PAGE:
Coming down from “the arctic in the attic” you cross through the old theatre that has provided a stage for everything from vaudeville acts on the Orpheum circuit to Louise Glaum’s acting students, and which is still in use today.

It’s only fitting that what comes across the stage at the Velaslavasay should be reflective of the eclecticism so pronounced in the venue itself and presentations have run the gambit with screenings in conjunction with FilmForum of the 1922 documentary Nanook of North and the experimental films of Nicolas Rey, demonstrations and discussions arranged thru Obscura Society LA about the necessities and challenges of urban beekeeping, to musical performances such as Twilight & Ghost Stories, a composition “performed in total darkness, sheet music replaced with spontaneous lighting cues.”

Moving through the stage area you’ll leave the structure and when you do, you’ll
discover yet another surprise that the Velaslavasay holds in store for you: a paradise.

Now I am not applying that term figuratively.

Our word “paradise” derives from Avestanhad, one of the oldest languages of Iran.

“Pairidaēza,” meaning “a wall enclosing a garden,” and which the crusaders brought back as “paradise.”

This garden, this “paradise” shares the same attention to form and balance present throughout the Velaslavasay.

It is a lush riot of vines, mysterious looking foliage, inviting gazebos in an utter swirl of green and shade that denotes an artist’s eye in its design.

And that artist is Sara Velas.

I’ve often thought that L.A. needed some sort of massive, imposing whatchamacallit.

You know a thingamajig that we could all be proud of and put on tee-shirts to sell to tourists. (Suckers!)

Like New York has its Statue of Liberty and San Francisco has the Golden Gate Bridge.

We need a whatchamacallit, like Mount Rushmore. But we wouldn’t put the faces of dead president up on it. (Besides North Dakota already has the best ones.)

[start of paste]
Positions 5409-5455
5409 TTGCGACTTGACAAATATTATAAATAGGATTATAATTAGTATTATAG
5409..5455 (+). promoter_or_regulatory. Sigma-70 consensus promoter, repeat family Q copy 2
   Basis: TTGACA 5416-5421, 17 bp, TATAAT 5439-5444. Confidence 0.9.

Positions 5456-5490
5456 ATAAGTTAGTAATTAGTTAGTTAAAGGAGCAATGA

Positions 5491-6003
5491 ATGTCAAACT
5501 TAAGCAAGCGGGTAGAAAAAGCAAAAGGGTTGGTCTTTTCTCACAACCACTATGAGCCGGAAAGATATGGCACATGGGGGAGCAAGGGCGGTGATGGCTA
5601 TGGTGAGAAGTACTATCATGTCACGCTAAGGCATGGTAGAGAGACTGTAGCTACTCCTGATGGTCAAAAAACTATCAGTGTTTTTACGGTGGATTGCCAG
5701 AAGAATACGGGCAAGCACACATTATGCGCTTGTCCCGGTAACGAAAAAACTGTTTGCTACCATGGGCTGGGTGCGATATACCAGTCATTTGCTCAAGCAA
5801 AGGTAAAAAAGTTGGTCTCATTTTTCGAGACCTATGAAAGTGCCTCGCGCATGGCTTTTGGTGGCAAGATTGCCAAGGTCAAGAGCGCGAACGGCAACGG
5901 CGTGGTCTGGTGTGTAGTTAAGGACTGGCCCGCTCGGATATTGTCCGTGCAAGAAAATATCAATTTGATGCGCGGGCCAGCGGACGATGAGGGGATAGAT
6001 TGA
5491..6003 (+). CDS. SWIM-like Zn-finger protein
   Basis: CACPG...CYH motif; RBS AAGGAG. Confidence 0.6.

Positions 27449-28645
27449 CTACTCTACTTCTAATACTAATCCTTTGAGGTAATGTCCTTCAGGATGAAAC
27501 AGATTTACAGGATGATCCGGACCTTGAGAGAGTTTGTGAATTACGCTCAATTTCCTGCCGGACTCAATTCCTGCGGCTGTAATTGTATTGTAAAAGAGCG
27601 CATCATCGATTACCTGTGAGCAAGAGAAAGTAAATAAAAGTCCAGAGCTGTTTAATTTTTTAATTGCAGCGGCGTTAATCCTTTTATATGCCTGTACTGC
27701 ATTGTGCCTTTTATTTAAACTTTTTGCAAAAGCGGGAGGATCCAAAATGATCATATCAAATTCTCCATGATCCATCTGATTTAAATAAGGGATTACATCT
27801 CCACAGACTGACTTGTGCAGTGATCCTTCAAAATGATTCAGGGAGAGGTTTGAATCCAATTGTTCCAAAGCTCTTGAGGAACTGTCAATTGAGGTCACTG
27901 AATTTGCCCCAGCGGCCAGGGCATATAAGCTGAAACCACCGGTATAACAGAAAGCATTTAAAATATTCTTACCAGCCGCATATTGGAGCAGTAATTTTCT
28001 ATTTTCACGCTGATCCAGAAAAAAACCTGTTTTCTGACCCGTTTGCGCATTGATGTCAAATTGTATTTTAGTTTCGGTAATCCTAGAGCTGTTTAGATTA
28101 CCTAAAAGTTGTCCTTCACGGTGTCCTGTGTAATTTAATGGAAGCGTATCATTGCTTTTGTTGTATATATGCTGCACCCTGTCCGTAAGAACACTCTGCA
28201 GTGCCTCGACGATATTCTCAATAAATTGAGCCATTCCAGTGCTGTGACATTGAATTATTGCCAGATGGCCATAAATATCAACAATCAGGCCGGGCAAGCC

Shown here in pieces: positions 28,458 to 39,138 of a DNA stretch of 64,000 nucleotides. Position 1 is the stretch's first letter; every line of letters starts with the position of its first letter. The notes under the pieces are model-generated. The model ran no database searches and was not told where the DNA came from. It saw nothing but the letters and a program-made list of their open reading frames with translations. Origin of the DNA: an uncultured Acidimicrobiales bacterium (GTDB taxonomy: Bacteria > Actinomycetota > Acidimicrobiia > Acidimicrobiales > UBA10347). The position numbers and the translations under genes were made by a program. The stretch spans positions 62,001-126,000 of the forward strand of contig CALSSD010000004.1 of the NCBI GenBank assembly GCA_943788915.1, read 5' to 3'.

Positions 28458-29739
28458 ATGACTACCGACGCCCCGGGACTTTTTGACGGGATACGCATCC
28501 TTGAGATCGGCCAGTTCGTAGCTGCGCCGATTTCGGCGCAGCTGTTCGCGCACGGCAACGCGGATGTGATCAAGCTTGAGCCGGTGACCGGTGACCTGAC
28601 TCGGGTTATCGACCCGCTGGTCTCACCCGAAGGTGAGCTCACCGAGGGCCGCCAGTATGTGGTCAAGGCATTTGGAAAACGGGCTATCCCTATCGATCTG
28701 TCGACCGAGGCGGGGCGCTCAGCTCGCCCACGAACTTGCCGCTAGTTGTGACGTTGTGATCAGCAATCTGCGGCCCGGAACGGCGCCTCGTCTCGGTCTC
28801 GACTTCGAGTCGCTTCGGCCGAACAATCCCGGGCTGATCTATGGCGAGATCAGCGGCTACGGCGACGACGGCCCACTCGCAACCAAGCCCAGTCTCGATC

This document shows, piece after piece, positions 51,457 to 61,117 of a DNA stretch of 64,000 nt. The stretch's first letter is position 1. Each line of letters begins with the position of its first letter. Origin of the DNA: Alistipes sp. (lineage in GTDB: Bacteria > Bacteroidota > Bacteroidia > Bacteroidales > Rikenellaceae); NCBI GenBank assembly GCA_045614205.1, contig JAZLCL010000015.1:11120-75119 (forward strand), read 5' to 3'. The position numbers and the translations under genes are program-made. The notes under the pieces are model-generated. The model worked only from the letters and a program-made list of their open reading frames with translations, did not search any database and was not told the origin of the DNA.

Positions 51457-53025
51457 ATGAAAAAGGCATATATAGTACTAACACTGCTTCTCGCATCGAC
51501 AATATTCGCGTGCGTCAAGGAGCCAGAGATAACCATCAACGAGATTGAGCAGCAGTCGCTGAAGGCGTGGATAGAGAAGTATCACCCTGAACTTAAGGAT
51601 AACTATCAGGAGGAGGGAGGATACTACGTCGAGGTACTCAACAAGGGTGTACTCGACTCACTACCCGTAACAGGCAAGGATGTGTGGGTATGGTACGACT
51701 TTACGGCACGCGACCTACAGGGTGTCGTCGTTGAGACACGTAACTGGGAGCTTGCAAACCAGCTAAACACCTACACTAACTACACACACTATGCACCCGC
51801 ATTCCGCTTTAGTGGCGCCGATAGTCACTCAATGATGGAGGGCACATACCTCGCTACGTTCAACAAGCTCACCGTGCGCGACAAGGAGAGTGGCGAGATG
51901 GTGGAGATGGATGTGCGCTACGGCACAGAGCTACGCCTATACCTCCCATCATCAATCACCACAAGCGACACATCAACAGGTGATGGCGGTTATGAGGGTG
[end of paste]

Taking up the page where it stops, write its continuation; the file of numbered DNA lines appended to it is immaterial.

What we would put up on Mount La-La or Mount El Laid or whatever we’d call it, would be L.A.ers.

L.A.ers who made this city the wonderful, wacky and weird place it is.

Like Abbot Kinney and Nathanael West, Charles Bukowski, Simon Rodia, David Hildebrand Wilson and Diana Drake Wilson, General Hershy Bar (aka Bill Matons), Elizabeth Short, Charles Mingus, Raymond Chandler, Buddy Collette, Clifford Clinton, James Elroy, Walter Mosey, Ray Bradbury, Kent Twitchell, David Hockey and Sara Velas.

Now these are folks who deserve a monument or at least a big ass whatchamacallit.

Sara Velas is a visual artist and the President of the International Panorama Council, an organization committed to the heritage and conservation of this art form. She is also involved with The Modern Committee of the Los Angeles Conservancy, an architectural conservation group.

♦    ♦    ♦

The Velaslavasay Panorama’s exhibits and gardens are open weekly from 10am to 6pm.

Below are a few events forthcoming to the Velaslavasay that will give you a perfect excuse to check it out:

FRIDAY, APRIL 1ST, 2016 6 P.M. ‘TIL 8 P.M.

Red Hen Press / Los Angeles Review Poetry Event

An evening of poetry read by a host of local rhymesters: Dana Gioia, Adrienne Kalfopoulou, David Mason, Lillian-Yvonne Bertram, Laurel Ann Bogen, Katherine Coles, Brendan Constantine, Nicelle Davis, Kim Dower, Ramon Garcia, Kevin Goodan, Jane Hilberry, Ron Koertge, Gary Lemons, Holaday Mason, Heather Aimee O’Neill, Jessica Schneiderman, Peggy Shumaker, Tess Taylor, Jacqueline Tchakalian, William Trowbridge, and Sarah Wetzel.